Zhang and Rohweder et al. demonstrated that drug-induced covalent modifications on tumor-specific somatic mutations formed functional MHC class I complexes, which could be exploited for immunotargeting. Investigational K-RasG12C inhibitor (ARS1620)-generated modified peptides formed functional MHC class I complexes with HLA-A*02:01 and HLA-A*03:01 and presented haptanated peptides on mutant on K-RasG12C cells. A bispecific T cell engager generated to recognize K-Ras(G12C)-derived peptide neoantigens elicited a cytotoxic T cell response against KRASG12C cells, including those resistant to direct KRAS G12C inhibition in vitro.
Contributed by Shishir Pant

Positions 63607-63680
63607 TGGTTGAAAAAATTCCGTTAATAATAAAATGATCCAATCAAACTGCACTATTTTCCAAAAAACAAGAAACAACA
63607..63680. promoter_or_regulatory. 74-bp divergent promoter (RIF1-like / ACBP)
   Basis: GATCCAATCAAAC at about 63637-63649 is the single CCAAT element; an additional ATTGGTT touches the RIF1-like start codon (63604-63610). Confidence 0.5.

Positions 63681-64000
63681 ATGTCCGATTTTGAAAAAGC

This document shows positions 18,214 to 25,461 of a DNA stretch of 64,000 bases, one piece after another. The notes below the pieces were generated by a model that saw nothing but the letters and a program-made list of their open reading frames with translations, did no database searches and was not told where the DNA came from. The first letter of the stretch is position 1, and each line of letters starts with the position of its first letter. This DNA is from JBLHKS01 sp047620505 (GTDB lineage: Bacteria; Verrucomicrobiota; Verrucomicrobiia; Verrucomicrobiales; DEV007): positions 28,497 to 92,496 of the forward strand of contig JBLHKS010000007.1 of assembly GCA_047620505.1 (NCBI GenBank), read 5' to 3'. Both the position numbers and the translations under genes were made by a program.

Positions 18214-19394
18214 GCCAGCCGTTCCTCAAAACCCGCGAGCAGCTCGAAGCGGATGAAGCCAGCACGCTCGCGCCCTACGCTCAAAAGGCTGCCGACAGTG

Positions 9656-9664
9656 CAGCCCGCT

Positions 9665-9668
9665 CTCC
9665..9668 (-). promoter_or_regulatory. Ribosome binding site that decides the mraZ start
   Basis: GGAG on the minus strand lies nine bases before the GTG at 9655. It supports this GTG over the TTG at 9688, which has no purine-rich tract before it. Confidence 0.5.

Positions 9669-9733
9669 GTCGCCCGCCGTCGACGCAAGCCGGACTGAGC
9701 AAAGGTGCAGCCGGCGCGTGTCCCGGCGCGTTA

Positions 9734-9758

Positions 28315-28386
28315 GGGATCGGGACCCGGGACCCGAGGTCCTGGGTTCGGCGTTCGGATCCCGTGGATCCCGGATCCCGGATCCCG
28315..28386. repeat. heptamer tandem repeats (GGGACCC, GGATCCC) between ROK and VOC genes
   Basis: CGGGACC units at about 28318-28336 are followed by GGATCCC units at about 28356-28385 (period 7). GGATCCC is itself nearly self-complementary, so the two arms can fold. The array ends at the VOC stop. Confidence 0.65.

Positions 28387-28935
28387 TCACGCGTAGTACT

ABSTRACT: Immunotargeting of tumor-specific antigens is a powerful therapeutic strategy. Immunotherapies directed at MHC-I complexes have expanded the scope of antigens and enabled the direct targeting of intracellular oncoproteins at the cell surface. We asked whether covalent drugs that alkylate mutated residues on oncoproteins could act as haptens to generate unique MHC-I-restricted neoantigens. Here, we report that KRAS G12C mutant cells treated with the covalent inhibitor ARS1620 present ARS1620-modified peptides in MHC-I complexes. Using ARS1620-specific antibodies identified by phage display, we show that these haptenated MHC-I complexes can serve as tumor-specific neoantigens and that a bispecific T cell engager construct based on a hapten-specific antibody elicits a cytotoxic T cell response against KRAS G12C cells, including those resistant to direct KRAS G12C inhibition. With multiple K-RAS G12C inhibitors in clinical use or undergoing clinical trials, our results present a strategy to enhance their efficacy and overcome the rapidly arising tumor resistance.